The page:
Endy:Data storage

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Revision as of 14:29, 19 June 2007 by Ilya (talk | contribs) (4. Potential solutions)
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1. The problem, briefly stated

We need an easy, secure and efficient way to store all our files:

  • individual user files (backup)
  • shared project files (centralized storage and backup)
  • old user and project files (centralized storage and backup)

2. Current specifications our backup system

Most people use Bionet to store their files.


  • Consists of two fiber channel disk filers (bionet and bionet2 located on the 3rd floor in building 68) that have about 3TB of usable storage shared among several labs. Data on this system is mirrored to NearStore R200 in building NE47 (as of 2007-06-04).
  • Storage space (as of 2007-06-04):
    • total: 175GB
    • available: 58GB
  • Problems with bionet:
    • Not enough space to backup all our files e.g. microscope images
    • As of 2007-06-04, bionet and bionet2 are out of the support contract; R200 is under a support contract paid for by the Biology Department. It means that if bionet filers fail, there should be a copy of the data stored on R200 in building NE47.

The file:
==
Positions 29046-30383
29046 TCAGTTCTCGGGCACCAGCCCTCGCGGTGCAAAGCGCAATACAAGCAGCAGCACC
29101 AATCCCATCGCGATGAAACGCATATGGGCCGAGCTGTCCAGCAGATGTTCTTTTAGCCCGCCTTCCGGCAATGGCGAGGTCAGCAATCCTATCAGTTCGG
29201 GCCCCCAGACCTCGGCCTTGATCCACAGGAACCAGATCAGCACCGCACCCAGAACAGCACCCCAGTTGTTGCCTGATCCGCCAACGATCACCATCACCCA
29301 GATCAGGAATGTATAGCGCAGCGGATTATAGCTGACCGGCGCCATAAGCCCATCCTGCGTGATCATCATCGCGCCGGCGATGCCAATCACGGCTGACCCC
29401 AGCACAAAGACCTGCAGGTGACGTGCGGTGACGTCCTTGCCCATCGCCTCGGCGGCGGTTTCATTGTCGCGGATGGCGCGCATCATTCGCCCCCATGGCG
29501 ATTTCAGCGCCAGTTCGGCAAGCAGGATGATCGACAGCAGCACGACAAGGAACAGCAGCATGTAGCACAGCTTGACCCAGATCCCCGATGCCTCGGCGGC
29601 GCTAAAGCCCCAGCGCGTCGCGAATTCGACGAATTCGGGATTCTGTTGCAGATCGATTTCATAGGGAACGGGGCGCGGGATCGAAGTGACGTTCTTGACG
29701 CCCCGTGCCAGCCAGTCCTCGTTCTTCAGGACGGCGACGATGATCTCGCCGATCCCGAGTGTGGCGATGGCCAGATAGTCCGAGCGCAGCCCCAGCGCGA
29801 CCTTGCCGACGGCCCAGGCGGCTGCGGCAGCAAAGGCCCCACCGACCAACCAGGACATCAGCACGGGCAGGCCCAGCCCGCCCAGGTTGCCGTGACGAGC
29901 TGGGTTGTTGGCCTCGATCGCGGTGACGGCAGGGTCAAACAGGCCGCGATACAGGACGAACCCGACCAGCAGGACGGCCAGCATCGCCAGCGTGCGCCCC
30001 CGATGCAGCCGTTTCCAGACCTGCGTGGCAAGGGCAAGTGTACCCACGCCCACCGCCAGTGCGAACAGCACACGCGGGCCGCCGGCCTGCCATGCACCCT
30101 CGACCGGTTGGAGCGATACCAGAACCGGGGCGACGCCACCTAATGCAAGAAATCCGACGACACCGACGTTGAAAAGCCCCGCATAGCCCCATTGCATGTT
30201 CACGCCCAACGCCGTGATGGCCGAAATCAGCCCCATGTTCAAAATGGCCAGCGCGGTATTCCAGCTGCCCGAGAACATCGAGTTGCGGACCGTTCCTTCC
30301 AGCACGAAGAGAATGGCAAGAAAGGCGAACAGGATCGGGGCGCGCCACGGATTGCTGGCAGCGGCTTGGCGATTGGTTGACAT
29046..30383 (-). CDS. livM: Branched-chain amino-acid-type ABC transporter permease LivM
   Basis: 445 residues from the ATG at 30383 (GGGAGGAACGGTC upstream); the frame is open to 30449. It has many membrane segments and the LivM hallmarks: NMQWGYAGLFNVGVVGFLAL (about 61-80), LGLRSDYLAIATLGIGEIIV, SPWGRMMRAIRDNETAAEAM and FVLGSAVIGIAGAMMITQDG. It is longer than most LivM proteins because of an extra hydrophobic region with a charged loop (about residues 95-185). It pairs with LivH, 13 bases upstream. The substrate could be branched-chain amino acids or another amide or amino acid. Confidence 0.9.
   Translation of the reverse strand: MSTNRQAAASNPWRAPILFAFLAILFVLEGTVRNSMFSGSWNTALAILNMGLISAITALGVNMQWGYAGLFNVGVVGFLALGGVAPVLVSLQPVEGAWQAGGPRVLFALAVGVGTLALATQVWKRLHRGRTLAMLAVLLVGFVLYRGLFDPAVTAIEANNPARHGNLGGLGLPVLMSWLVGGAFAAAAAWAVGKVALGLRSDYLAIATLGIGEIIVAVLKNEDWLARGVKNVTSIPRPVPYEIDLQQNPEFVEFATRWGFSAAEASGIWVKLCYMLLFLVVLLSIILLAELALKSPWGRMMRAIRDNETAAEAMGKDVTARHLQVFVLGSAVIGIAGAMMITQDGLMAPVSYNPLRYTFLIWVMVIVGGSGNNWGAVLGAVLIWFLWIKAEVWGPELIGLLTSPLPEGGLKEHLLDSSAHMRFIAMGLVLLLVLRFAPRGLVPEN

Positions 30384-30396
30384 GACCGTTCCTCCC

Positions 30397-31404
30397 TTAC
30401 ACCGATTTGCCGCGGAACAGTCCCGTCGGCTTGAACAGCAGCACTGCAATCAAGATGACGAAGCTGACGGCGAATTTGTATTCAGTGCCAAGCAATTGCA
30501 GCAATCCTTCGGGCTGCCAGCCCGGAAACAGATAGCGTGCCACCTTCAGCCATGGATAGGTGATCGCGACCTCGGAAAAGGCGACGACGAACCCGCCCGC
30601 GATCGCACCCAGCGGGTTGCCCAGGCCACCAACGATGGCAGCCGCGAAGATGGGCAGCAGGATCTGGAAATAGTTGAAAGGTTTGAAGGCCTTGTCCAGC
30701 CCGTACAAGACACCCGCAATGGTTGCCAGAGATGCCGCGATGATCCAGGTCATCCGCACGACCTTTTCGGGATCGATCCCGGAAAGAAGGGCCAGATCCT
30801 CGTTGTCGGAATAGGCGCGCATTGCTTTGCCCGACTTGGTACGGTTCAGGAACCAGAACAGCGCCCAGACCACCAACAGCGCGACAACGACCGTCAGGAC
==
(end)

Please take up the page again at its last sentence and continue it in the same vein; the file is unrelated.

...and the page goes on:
3. Ideal specifications of our future backup system

(lab and individual data storage, sharing and backup needs - please list what would you like have available)

  • Capacity: we want to be able to store all files in a single location
  • Easy: automatic backup
  • Secure: the backup system shouldn't be located in building 68, in case of a fire
  • Efficient backing up or retrieving files should be speedy
  • Affordable

Types of data

  • Individual user data
    • active:
      • stored on: Bionet (easy to access, backed up), some on lab computers
      • size: ?
    • inactive:
      • stored on: Bionet (easy to access, backed up), some on lab computers, including shmoo (~10GB?)
      • size: ?
  • Project data
    • active:
      • stored on: Bionet (easy to access, backed up)
      • size: ?
    • inactive:
      • stored on: Bionet (easy to access, backed up)